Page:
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The moon's orbit is not perfectly circular. This means that sometimes our closest celestial neighbour is closer than any other, writes Ian Griffin.
Astronomers call the moon's closest point to Earth its perigee, while the furthest point away is called its apogee.
Because the phase of the moon depends on the relative positions of sun, moon and Earth, the lunar phase when it is closest to Earth, can be anywhere from new to full.
The precise moment of this month's full moon occurred at 4.55 this morning. At that time, the moon was 356,856km away, which makes today's full moon the closest, and therefore the largest, of 2019. The correct astronomical name for such a moon is perigean, although recently the term ''supermoon'' has become popular in the press.
If the sky is clear, especially if you have an eastern oceanic horizon, you are in for something special at moonrise, which in Dunedin should be just before 9.20pm. The sight of a full moon rising over the ocean is one of the finest there is, so I encourage you to catch it if you can.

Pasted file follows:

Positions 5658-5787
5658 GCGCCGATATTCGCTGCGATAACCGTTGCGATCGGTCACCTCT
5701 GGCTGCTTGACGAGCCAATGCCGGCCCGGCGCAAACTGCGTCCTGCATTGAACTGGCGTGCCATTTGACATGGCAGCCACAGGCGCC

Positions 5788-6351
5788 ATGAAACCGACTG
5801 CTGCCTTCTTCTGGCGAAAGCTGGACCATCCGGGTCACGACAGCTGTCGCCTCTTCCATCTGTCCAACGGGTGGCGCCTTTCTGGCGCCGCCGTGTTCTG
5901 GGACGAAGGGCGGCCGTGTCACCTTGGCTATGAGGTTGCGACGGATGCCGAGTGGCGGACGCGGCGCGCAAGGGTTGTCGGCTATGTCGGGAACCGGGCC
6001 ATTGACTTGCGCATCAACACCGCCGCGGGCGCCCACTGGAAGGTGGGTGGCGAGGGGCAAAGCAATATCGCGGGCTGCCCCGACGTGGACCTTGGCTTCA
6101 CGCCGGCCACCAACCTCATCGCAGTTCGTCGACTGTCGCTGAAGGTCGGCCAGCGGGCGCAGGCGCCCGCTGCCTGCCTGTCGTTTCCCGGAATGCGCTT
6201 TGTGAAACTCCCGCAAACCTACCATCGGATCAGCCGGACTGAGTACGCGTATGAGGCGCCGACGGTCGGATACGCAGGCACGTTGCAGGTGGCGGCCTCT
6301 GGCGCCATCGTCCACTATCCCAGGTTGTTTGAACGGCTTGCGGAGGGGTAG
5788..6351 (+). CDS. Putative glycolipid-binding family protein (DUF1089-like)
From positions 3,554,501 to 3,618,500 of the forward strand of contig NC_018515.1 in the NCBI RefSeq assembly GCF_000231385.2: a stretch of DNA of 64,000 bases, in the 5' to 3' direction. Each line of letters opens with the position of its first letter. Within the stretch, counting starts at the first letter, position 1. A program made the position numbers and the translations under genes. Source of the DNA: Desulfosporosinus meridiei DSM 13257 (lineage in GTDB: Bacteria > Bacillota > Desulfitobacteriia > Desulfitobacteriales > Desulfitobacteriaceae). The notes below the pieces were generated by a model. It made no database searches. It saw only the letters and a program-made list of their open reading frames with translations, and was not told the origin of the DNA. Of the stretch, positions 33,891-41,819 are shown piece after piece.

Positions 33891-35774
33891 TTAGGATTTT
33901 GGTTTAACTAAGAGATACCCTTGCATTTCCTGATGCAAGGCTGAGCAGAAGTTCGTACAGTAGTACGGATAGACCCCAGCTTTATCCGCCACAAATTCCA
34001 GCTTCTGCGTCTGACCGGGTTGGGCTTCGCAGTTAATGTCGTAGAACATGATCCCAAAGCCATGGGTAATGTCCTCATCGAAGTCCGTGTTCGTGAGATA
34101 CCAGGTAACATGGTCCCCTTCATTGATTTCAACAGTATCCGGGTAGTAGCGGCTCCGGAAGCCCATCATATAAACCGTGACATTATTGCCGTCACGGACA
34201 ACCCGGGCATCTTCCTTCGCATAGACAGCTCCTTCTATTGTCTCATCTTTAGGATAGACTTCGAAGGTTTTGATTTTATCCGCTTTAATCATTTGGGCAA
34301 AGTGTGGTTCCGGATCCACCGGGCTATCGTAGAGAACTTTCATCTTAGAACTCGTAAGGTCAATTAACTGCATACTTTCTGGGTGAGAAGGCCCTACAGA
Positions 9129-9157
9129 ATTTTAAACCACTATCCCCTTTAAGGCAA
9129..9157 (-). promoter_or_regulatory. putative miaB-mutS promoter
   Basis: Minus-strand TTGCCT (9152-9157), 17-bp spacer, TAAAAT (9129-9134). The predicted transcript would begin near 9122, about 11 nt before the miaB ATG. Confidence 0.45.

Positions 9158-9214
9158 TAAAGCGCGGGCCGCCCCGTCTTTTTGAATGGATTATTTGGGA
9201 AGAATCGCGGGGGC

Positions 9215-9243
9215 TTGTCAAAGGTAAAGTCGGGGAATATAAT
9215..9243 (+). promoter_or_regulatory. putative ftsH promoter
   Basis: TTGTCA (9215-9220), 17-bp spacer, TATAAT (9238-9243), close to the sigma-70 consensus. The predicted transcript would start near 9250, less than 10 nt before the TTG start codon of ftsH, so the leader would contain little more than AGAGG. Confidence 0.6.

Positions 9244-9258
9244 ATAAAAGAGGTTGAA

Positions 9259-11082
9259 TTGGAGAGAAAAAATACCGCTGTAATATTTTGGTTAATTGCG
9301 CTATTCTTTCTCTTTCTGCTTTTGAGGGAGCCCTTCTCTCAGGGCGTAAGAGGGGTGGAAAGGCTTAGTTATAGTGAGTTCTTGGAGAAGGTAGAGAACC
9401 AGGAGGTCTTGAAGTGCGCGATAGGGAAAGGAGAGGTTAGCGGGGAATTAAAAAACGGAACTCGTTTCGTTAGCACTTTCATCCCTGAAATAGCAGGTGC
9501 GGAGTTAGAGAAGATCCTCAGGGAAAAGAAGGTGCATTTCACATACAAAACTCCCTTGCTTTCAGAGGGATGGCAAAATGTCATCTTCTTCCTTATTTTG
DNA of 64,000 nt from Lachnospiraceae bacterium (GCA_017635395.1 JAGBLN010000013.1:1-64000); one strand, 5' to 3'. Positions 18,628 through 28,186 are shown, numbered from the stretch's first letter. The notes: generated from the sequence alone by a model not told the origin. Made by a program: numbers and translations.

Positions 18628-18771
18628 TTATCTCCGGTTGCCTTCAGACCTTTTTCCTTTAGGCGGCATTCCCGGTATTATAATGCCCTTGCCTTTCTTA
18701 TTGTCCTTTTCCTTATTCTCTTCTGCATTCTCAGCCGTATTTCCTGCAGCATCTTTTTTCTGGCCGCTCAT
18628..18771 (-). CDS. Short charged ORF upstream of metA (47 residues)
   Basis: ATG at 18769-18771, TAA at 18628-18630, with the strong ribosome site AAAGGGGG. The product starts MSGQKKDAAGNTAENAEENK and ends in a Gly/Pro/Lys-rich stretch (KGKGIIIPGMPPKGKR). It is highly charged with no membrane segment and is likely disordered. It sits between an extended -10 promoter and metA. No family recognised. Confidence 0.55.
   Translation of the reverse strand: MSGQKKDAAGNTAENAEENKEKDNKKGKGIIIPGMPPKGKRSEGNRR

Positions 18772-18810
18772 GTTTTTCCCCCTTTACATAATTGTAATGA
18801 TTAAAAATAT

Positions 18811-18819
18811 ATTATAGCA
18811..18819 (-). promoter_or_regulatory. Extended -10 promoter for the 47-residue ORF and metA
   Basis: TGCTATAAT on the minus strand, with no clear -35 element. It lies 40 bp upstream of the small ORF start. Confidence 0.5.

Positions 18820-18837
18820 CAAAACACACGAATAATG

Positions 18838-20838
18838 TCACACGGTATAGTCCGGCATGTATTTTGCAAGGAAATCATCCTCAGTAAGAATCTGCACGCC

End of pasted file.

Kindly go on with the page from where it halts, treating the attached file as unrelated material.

Now you might think that the time the moon rises can be precisely calculated, and, indeed, if you google the time of moonrise for your location, you will probably get a time that suggests accuracy to the minute. This is calculated assuming a flat unobstructed horizon. If there are any obstructions between you and the horizon, the actual time of moonrise will be later.
However, a recent paper suggests that the quoted rising and setting times of both sun and moon might be wrong by as much as five minutes. This is because the calculations assume a fixed refraction angle, which doesn't take into account local weather conditions.
If Earth did not have an atmosphere, calculating the time of moonrise would be easy. The presence of an atmosphere bends (or refracts) light, meaning we see the moon slightly offset from its true position on the horizon due to the atmosphere.
So it turns out that calculating the time of moonrise is not as easy as we thought!